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Real estate terms: What is a contingency in real estate transactions?

[fa icon="calendar"] May 12, 2020 2:30:00 PM / by Eli Karpovski

Eli Karpovski

A contingency is a condition that must be met in order for a contract to be legally binding. In most cases, buyers set contingencies to protect them from having to perform on a contract if something doesn't work out as planned.  The most common contingency is a mortgage contingency. Often contracts will allow the buyer to obtain a mortgage commitment by a set date in order to fulfill that condition. If the buyer is unable to obtain that commitment on time, then the contingency will protect the buyer from having an obligation to the seller. Other common contingencies include:

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Inspection contingencies are added to contracts to protect the buyers from issues with the home that they have no professional experience with.  For example, if there was a heating or air conditioning system that was in question on the property, the buyer would want to have a professional inspect it. If a problem is found, the buyer could cancel the contract or request the seller to make a repair. Sellers can offer a credit against the repair if they don't want to do the work or can cancel the contract and move on to another buyer. 

Appraisals are prepared by professional third parties to estimate the value of the property. The appraiser determines the value of the home based on an examination of the property itself, as well as the sales of similar properties. The appraisal contingency is used when the buyer wants to make sure that the property is valued at the contract amount or more.

Title is a legal document showing that someone has a right to, and the ownership of, property. If there are any issues with the title, such as an ownership dispute or lien, a title contingency allows buyers to walk away if the problem cannot be resolved before closing.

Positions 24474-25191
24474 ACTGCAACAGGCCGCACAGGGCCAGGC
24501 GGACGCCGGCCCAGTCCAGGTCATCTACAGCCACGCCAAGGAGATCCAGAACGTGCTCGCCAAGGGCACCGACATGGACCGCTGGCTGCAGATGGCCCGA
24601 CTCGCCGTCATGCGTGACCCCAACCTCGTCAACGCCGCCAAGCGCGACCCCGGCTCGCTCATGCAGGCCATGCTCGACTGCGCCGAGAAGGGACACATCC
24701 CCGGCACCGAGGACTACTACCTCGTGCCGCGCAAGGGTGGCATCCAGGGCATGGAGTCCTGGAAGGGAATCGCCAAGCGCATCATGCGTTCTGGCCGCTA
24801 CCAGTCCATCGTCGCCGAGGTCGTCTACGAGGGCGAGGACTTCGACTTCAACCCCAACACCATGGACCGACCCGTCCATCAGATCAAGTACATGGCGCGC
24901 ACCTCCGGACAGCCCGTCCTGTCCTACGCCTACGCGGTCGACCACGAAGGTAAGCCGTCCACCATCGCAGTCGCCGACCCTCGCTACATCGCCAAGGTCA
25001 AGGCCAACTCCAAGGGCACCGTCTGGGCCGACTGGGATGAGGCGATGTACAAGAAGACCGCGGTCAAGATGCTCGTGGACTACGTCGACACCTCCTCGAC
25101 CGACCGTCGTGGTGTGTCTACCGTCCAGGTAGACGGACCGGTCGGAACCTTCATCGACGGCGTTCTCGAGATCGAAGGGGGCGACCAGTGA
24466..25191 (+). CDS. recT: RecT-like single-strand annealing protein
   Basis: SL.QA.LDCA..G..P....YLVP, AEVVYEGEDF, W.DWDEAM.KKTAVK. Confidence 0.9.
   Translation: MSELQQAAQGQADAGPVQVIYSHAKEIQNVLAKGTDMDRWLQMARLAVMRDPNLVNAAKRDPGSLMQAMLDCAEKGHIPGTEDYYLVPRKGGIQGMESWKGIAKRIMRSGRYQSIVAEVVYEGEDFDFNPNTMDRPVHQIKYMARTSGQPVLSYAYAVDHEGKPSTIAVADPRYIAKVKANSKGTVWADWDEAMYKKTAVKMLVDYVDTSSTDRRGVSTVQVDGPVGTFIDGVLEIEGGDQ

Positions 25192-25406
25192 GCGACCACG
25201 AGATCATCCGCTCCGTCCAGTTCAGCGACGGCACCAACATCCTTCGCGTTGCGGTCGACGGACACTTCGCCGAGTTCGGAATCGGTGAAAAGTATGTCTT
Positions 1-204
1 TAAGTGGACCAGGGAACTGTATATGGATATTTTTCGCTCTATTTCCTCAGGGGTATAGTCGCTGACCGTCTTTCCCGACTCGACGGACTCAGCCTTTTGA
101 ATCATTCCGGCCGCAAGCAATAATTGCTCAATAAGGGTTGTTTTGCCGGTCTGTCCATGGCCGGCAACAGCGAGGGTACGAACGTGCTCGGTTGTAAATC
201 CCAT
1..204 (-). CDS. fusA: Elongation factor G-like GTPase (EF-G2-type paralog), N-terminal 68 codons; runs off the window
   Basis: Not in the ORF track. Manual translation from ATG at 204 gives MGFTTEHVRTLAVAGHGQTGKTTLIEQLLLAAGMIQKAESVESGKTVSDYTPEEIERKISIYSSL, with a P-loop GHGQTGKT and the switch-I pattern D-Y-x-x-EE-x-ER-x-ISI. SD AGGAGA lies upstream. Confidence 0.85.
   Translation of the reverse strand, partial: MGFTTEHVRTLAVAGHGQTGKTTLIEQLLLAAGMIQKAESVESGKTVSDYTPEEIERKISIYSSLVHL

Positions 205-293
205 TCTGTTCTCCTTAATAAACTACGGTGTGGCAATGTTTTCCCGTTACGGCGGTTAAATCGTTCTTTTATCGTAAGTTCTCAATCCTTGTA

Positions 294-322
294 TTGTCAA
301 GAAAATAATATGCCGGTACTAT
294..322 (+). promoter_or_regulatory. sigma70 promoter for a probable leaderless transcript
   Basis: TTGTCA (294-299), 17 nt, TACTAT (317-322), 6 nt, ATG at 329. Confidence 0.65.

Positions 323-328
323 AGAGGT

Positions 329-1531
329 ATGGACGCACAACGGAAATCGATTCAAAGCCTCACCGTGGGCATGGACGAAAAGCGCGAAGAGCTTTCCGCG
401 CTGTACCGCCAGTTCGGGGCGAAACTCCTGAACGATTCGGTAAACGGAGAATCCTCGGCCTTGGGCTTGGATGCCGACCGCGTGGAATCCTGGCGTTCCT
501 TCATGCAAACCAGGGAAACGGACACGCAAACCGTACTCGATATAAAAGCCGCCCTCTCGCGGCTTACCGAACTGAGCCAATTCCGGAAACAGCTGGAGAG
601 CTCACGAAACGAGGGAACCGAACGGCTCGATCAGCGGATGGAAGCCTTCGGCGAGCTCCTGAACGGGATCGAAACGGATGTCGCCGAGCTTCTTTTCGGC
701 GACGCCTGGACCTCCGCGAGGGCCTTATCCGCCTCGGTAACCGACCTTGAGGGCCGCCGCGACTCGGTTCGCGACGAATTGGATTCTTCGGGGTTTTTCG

Home sale contingency provides a period of time for the buyers to finalize the sale of their current property. This is rarely used because most sellers don't want to bet on the possible success of someone else selling their own home. 

Right to assign contingency is especially useful for wholesale real estate investors, as it provides the option to back out if they are unable to assign the contract to another buyer in a timely manner. Another common term this contingency is associated with is flipping properties. 

HOA (homeowners association) documents, including meeting minutes, if applicable are reviewed by the buyer's attorney. An important item to pay special attention to is the homeowners association (HOA) reserves. A deficiency in the reserves could be a red flag that the HOA is in financial trouble or the HOA dues might be in line for an increase. A contingency here would protect the buyer from having to move forward with a property that is poorly managed. 

 

The idea behind contingencies is to protect the buyer from items that need to be investigated during the due diligence period. Even though disclosure of material facts pertaining to the property is the seller's responsibility, there may be conditions that the property owner is not aware of or arise during the sale.

When it comes to contingencies experience matters. Have some questions? Click below to schedule some time.

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Topics: Glossary, Selling, Buying

Eli Karpovski

Written by Eli Karpovski